July 18, 2010 |
More than half a century ago, when antibiotics were transforming modern medicine, a now almost forgotten drug was hailed as something close to the miracle of miracles. Doctors rushed to prescribe it for an array of medical problems — that is, until they discovered that the drug, chloramphenicol, sometimes had lethal side effects. Yet today, improbable as it may seem, an effort is underway to revive the use of chloramphenicol and other antibiotics that had largely been banished because of their potential danger.
September 13, 2009 |
Dangerous staph bacteria have been found in sand and water for the first time at five public beaches along the coast here. The germ is MRSA, or methicillin-resistant Staphylococcus aureus -- a hard-to-treat bug once rarely seen outside of hospitals but that increasingly is spreading in settings such as schools, locker rooms and gyms. It causes skin infections, pneumonia and other life-threatening problems, and spreads mostly through human contact. Researchers tested 10 beaches in Washington from February to September 2008.
June 3, 2011 |
A new strain of methicillin-resistant Staphylococcus aureus, commonly known as MRSA, has been discovered in cows and humans in the United Kingdom and elsewhere in Europe, researchers reported Thursday. The new strain disturbs researchers because it evades one of the most commonly used tests to detect MRSA, which could lead physicians to prescribe the wrong antibiotics to treat the infection. The new strain of the bacterium is still relatively rare and, so far, no deaths have been attributed to it, the team reported in the journal Lancet Infectious Diseases.
April 2, 2013 |
Staph infections remain a significant problem for hospital patients, and scientists are trying to develop vaccines to prevent Staphylococcus aureus bacteria from establishing itself in vital areas like the heart, lungs or blood. But it's turning out to be a difficult task: A promising vaccine intended to protect heart-surgery patients from staph infections worked no better than a placebo, a new study reported . Making matters worse, patients who developed staph infections despite getting the vaccine were more likely to die than infected patients who got the placebo, the study found.
January 19, 2008
Re "Beating the superbug," editorial, Jan. 14 Patients need to know what they can do to reduce their own risk of infection from the staph superbug known as MRSA. Most important, ask that hospital staffers clean their hands before treating you. If you're worried about being too aggressive, remember that your life is at stake. Don't be falsely reassured by gloves. If caregivers have pulled on gloves without cleaning their hands first, the gloves are contaminated before they touch you. If you need surgery, choose a surgeon with a low infection rate.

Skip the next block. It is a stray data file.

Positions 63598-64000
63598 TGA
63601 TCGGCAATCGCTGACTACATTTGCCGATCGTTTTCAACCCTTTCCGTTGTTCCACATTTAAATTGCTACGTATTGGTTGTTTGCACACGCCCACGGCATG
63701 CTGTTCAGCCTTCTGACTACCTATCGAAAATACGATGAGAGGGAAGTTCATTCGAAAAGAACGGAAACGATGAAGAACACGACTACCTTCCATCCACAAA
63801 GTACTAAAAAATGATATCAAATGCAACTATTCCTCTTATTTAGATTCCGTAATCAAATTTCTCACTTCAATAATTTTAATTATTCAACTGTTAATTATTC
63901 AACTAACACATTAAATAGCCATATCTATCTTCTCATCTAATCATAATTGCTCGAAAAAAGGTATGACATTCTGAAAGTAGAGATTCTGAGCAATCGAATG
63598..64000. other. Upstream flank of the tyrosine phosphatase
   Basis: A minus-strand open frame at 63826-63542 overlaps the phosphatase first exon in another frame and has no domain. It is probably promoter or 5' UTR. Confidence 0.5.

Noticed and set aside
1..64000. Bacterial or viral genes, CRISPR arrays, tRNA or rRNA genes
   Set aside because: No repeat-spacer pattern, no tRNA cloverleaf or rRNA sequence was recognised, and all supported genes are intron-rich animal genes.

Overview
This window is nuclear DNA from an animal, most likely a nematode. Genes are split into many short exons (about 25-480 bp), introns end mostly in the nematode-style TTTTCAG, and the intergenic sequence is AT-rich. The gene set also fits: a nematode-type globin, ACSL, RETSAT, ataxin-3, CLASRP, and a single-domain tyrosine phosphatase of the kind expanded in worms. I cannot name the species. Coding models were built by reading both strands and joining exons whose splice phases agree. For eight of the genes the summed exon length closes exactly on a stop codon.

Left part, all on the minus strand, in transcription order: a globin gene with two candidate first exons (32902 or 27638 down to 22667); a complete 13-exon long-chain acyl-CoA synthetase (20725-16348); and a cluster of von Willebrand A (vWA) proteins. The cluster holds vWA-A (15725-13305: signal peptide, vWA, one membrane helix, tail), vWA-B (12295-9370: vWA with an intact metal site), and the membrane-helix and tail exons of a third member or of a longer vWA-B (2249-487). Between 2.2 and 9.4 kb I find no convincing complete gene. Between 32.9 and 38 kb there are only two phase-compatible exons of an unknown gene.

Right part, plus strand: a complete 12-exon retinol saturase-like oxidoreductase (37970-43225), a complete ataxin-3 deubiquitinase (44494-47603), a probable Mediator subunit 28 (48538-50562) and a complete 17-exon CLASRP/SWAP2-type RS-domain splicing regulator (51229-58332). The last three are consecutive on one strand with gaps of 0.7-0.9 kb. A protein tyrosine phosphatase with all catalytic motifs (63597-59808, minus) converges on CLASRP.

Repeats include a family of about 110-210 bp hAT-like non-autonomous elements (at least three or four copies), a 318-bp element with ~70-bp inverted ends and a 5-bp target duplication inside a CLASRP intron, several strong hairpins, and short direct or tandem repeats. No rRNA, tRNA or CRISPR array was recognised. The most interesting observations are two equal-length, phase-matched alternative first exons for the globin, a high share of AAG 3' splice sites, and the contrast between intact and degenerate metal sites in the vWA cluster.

January 11, 2011 |
Private rooms in hospital intensive care units are not just nicer for patients and their families – a new study shows they are safer, too. Roughly three out of every 10 ICU patients wind up with some kind of infection during their hospital stay. Those infections make sick people sicker, keeping them in the hospital for an additional eight to nine days and adding an estimated $3.5 billion to the nation’s healthcare tab each year. A $3.5-billion problem sure sounds daunting, but a new study suggests a straightforward solution: Make all ICU rooms private.
September 3, 2010
The next cures for bacterial infections may come from an unlikely place: cockroach brains. Tissues from cockroach and locust brains and nervous systems killed off 90% of E. coli and MRSA bacteria without harming the human cells they were attacking, according to researchers from the University of Nottingham. The findings, released Saturday, are being presented this week at the autumn meeting of the Society for General Microbiology in Nottingham, Great Britain. The researchers suspect it’s the proteins in the insect brains that so effectively kill the bacteria.
September 15, 2010
Taking good care of a patient also includes, quite literally, keeping in touch. But the growing fear in medicine of dangerous infectious germs and diseases is making physical contact less common in hospital rooms and doctors' offices, says an Oakland-based doctor. In an essay published Monday, Dr. Leif Hass recounts his 10-year-old daughter's hospitalization from MRSA (methicillin-resistant staphylococcus aureus) followed by his own infection and hospitalization. Although vowing to take more precautions against the spread of disease among his patients and his family, Hass describes his longtime reluctance to wear plastic gloves while interacting with patients because of the "barrier" gloves create.
September 16, 2013 |
Estimated cases of infection with methicillin-resistant Staphylococcus aureus , or MRSA, fell more than 30% in the U.S. between 2005 and 2011, suggesting that heightened efforts to combat the infections in hospitals had made a difference, researchers wrote Monday in the online edition of JAMA Internal Medicine. But another report, also published online in the journal, found that people who lived closest to farms had higher rates of MRSA infection than people who lived farthest from farms - reflecting ongoing concerns about antibiotic use in agriculture and its effects on human health.